So, anyway, there’s a lot of pressure on bloggers to put their names on advertising. This pressure has been there for years. After all, Microsoft hired me back in 2003. They saw the value of having a blogger associated with their brand way back then (and tons of companies have followed).
If this pressure is going to be there (it will), then what can bloggers do?
1) Disclose, disclose, disclose, and disclose some more. If even there’s a PERCEPTION that money is changing hands, gotta disclose. Valleywag keeps nagging me everytime I write about Adobe cause Adobe paid PodTech some small amount of money to do some podcasts a year ago. I gave them power over me by not being ultra clean and making sure everyone understood what PodTech was getting paid for and what I was getting paid for. I assumed that since that wasn’t paid to get influence over me, it didn’t need to be disclosed. It really did. That way my readers can figure out for themselves whether or not my writing is biased.
2) Make it very clear what is advertising speech and what is not. This is why I don’t like PayPerPost and other advertising schemes that get bloggers to talk. If you write something you’re getting paid to write it should have the word “ADVERTISEMENT” in the headline. If you don’t do that, well, then prepare to get thrown under the Valleywag bus.
3) Disclose EVERYTHING you’re getting paid for. Even if it isn’t on your blog. This is what gave this story some power. Dave Winer writes that he didn’t know about this practice.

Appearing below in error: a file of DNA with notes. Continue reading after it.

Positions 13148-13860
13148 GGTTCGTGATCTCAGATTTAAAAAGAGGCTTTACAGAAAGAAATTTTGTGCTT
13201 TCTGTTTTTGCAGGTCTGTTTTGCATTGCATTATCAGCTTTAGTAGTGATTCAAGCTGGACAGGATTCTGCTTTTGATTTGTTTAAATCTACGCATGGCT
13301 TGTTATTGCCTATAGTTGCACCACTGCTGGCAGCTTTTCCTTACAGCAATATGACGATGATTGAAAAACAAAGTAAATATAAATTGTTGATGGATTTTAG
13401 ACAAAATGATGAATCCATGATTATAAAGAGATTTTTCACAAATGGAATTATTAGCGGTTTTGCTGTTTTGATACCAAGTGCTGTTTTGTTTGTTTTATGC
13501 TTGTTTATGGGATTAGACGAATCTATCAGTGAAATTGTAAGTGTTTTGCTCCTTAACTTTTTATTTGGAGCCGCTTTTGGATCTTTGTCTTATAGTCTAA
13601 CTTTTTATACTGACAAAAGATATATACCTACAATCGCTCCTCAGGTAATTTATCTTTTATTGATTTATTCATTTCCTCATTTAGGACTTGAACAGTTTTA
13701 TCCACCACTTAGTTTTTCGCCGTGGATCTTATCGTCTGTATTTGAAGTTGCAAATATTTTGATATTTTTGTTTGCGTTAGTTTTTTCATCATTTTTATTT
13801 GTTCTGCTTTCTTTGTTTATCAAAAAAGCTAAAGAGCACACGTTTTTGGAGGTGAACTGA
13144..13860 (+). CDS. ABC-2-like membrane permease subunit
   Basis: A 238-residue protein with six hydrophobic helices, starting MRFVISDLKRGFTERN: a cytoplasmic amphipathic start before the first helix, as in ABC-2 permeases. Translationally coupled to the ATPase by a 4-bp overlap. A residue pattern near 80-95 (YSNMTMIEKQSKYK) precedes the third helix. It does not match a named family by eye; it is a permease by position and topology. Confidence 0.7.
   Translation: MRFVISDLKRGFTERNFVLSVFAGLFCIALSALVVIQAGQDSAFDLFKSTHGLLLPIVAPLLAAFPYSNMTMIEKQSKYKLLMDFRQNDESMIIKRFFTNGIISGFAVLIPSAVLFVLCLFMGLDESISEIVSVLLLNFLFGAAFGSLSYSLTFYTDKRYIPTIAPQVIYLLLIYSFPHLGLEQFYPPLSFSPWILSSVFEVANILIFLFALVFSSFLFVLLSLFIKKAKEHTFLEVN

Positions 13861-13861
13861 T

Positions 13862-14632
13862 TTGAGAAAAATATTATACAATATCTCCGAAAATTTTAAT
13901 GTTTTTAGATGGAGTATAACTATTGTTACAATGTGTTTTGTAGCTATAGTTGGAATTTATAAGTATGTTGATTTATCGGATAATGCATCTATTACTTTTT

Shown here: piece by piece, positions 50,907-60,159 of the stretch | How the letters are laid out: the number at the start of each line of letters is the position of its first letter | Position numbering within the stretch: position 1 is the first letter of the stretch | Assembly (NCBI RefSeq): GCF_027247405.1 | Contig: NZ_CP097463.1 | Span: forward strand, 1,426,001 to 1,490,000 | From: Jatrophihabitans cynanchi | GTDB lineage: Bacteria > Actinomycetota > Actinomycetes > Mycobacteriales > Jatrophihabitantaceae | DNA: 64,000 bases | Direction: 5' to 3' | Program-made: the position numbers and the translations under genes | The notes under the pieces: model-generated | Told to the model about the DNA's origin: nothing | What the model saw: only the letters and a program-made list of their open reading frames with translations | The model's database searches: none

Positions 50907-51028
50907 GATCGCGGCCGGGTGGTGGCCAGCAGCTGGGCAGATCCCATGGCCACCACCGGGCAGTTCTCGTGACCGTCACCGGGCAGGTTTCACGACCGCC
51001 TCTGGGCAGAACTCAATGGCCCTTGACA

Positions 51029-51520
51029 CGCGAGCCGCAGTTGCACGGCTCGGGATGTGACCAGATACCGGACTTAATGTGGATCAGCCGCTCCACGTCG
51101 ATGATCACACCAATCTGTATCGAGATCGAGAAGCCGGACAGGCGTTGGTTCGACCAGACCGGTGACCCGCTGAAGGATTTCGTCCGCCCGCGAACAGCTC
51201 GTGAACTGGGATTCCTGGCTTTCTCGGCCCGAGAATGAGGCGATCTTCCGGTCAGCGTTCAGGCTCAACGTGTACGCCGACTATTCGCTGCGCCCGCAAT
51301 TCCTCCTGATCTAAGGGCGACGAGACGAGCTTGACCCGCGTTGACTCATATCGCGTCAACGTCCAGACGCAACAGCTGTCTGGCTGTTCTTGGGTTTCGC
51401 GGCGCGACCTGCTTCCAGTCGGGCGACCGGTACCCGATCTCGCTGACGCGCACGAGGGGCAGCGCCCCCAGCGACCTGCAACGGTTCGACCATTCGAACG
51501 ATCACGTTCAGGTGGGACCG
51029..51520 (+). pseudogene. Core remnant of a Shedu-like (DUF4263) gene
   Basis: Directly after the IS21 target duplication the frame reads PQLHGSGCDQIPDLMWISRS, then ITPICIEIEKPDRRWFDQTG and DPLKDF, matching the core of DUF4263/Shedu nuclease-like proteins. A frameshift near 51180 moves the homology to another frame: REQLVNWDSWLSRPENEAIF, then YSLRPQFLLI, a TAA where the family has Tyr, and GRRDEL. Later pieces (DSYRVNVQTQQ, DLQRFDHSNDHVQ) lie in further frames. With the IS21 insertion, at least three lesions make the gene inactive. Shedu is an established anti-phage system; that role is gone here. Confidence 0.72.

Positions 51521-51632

Any other rules for selling your soul? I know some people say “don’t sell your soul in the first place.” Well, that doesn’t work either, at least for those of us who aren’t independently wealthy and increasingly it’s difficult to not take the money. I know some bloggers who have half the audience size I do that are getting paid $8,000 a month for advertising on his blog. Bloggers share those kinds of stories all the time. It’s incredibly difficult to turn down $8,000 a month, or even $2,000. All advertising is “selling your soul” at some level. Advertisers are buying advertising to get access to your audiences. If you don’t have an audience you don’t have to worry about this, but if you blog increasingly you’ll have to face this at some time or another. Even a free phone, or a free laptop is really advertising. Disclose that, too. Let your readers know your conflicts of interest.
I even disclose when I sell stock, or when I am going to own stock (I still own my Microsoft stock, for instance). Why? Because that’s a potential conflict of interest. If Valleywag ever finds out you own stock and you’re a blogger with a big enough audience expect to get thrown under the bus for that too. Why? Cause everytime Valleywag finds something that they can poke you with they get traffic. Hint, you are making Nick Denton richer everytime you give him something to say about you.
As for advertisers, come to PodTech and I’ll consult with you about how to get conversations started in the blogosphere without getting bloggers to sell their souls. There’s lots of ways to do that, but they require a bit more work on your behalf than the Microsoft “people ready” campaign did. I’m sure some people at Microsoft see this campaign as a success. After all, we’re all talking about it this morning. But I disagree.
Anyway, sorry for adding onto the blogstorm here, but thought it was important enough to add my $.02. What do you think?